Unicef will lead on the procurement and supply of Covid-19 vaccines in what it claims could be “the world’s largest and fastest ever procurement and supply of vaccines”.
Under the scheme, Unicef would lead efforts to procure doses of vaccines on behalf of 92 low-income and lower middle-income countries.
It would also serve as a coordinator to support vaccine procurement by 80 higher-income economies, which would finance the vaccines from their own public finance budgets.
Unicef is the largest single vaccine buyer in the world, procuring more than 2bn doses of vaccines annually for routine immunisation and outbreak response.
Sacha Deshmukh, executive director at Unicef UK, said: “For the first time, we have a clear picture of what is possible when it comes to delivering a Covid-19 vaccine. As governments, manufacturers, researchers and suppliers work tirelessly in the fight against coronavirus, Unicef will lead the charge to ensure that all countries have access to the initial doses when they are available.”
Meanwhile, the International Air Transport Association (IATA) has warned it would take the equivalent of 8,000 747 jumbo jets to transport a single dose of the Covid-19 vaccine to cover the 7.8bn global population.
IATA boss Alexandre de Juniac said the vaccine delivery would be the “largest single transport challenge ever” for the air cargo industry.
He urged governments to take the lead and work with the entire logistics chain to ensure facilities, security arrangements and border processes are ready for the “mammoth and complex task”.
Separately, a report by DHL and McKinsey said public-private partnerships would be key to enable governments to build a network of warehouses and transportation capabilities, including the use of IT to ensure there is real-time supply chain transparency.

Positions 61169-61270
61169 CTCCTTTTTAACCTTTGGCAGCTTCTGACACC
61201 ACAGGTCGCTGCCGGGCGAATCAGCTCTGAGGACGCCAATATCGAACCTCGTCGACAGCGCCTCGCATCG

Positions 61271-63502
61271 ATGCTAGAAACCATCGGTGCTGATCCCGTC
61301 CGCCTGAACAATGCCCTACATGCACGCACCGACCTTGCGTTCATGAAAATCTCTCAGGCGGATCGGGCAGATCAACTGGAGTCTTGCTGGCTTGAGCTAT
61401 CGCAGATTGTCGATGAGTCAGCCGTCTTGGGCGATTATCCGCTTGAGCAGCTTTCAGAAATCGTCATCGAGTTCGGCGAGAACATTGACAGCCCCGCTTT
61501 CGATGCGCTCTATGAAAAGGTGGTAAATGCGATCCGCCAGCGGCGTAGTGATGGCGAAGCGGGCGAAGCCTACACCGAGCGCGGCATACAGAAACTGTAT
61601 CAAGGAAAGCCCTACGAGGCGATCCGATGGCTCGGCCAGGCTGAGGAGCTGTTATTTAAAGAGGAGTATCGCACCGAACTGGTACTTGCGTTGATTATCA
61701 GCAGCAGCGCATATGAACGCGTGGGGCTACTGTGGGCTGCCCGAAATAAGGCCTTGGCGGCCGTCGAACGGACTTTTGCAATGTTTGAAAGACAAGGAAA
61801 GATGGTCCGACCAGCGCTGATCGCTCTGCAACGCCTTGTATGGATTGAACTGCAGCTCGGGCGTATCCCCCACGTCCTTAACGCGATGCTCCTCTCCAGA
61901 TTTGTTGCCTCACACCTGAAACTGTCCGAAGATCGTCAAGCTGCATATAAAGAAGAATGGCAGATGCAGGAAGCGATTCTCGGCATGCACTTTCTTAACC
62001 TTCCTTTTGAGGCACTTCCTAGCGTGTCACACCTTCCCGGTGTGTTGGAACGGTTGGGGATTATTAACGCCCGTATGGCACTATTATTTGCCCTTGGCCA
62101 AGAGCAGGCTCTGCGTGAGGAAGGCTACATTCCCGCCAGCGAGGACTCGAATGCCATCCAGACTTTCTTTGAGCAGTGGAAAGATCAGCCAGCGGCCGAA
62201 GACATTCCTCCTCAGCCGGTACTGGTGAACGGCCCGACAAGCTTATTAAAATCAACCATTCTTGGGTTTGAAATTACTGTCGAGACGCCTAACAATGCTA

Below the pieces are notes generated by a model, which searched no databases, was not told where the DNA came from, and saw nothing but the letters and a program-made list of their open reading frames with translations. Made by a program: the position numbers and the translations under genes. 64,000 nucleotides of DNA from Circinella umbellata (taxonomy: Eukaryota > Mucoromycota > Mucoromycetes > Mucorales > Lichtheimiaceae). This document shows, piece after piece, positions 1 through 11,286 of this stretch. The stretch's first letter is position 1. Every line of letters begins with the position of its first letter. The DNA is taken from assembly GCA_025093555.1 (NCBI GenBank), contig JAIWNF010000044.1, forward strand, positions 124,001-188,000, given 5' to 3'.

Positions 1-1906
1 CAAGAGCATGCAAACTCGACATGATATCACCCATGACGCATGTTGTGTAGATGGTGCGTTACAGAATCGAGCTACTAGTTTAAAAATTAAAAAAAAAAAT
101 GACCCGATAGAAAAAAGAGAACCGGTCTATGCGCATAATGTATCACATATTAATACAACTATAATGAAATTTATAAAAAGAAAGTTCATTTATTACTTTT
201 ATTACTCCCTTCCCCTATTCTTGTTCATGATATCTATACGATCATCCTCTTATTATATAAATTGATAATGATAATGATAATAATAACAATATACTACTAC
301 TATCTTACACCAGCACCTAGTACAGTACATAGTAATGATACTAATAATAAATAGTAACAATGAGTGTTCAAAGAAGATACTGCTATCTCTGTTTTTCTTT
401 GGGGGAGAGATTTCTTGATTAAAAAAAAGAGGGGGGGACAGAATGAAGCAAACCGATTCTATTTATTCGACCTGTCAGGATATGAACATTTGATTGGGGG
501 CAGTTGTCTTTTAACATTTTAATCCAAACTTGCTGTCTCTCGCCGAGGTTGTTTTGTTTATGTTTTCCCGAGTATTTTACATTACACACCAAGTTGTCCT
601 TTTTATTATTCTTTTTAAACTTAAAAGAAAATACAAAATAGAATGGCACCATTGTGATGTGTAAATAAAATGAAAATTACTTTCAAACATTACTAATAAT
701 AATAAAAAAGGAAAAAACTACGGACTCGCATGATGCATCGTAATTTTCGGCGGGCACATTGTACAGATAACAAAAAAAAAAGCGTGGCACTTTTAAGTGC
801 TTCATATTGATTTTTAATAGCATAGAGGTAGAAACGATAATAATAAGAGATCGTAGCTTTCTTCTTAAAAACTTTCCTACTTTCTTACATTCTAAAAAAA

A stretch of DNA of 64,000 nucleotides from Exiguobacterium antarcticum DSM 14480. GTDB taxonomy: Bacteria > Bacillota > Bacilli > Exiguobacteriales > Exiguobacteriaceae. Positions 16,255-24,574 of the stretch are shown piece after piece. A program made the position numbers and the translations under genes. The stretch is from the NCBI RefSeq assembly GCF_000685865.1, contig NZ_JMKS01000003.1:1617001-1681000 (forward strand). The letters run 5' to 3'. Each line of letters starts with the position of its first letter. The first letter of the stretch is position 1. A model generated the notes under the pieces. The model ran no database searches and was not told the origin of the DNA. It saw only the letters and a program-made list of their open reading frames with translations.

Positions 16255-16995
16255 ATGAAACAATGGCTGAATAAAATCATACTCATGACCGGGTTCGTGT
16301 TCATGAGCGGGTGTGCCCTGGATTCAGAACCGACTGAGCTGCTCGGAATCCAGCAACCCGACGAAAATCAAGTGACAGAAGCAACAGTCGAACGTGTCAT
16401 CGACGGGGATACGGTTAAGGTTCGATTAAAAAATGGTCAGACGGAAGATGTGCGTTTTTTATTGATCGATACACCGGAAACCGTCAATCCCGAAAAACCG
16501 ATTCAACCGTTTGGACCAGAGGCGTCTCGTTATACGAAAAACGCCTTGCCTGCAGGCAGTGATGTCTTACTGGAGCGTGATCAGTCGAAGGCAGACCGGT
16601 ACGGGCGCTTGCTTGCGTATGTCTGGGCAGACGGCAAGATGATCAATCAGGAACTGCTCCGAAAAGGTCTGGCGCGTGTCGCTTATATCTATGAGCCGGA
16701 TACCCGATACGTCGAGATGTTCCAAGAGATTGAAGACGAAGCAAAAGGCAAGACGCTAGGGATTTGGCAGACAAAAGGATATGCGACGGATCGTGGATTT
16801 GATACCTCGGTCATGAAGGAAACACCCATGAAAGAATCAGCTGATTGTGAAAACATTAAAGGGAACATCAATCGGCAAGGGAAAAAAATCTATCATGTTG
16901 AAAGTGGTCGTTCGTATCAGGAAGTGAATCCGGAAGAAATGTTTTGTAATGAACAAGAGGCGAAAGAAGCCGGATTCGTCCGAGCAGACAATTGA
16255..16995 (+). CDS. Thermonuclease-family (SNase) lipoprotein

The report said stringent temperature restrictions and the availability of high-performance cold chain logistics would be a structural challenge for the industry.
It said: “As Covid-19 vaccines have leapfrogged development phases, stringent temperature requirements (up to -80C) are likely to be imposed for certain vaccines to ensure that their efficacy is maintained during transportation and warehousing. This poses novel logistics challenges to the existing medical supply chain that conventionally distributes vaccines at +2–8C.”
Large parts of Africa, South America and Asia could not be readily supplied at scale due to a lack of cold-chain logistics capacity suitable for life science products, it added.
According to the report, governments and private sector firms should work together on establishing a strategic response plan to health emergencies that outlines which supply chain activities can be ad-hoc and which should be preplanned.
The report cited challenges faced throughout the first wave of Covid-19 infections, such as the dramatic increase in demand for medical supplies.
Inbound logistics and distribution were identified as major supply chain pain points, particularly for personal protective equipment (PPE) the report said.
Challenges included “product-quality issues, constrained transportation capacity, complex customs processes and regulations increasing the risk of delays, warehousing challenges, and limited transparency regarding stock levels”.
“When procuring PPE from overseas, agreeing to purchase terms with local suppliers has proven difficult for governments who often lack local knowledge and supplier liaisons. In the case of therapeutics and testing supplies, the urgency of the situation – combined with limited supply and lack of clarity regarding regulatory approvals – further complicated the procurement process,” the report added.
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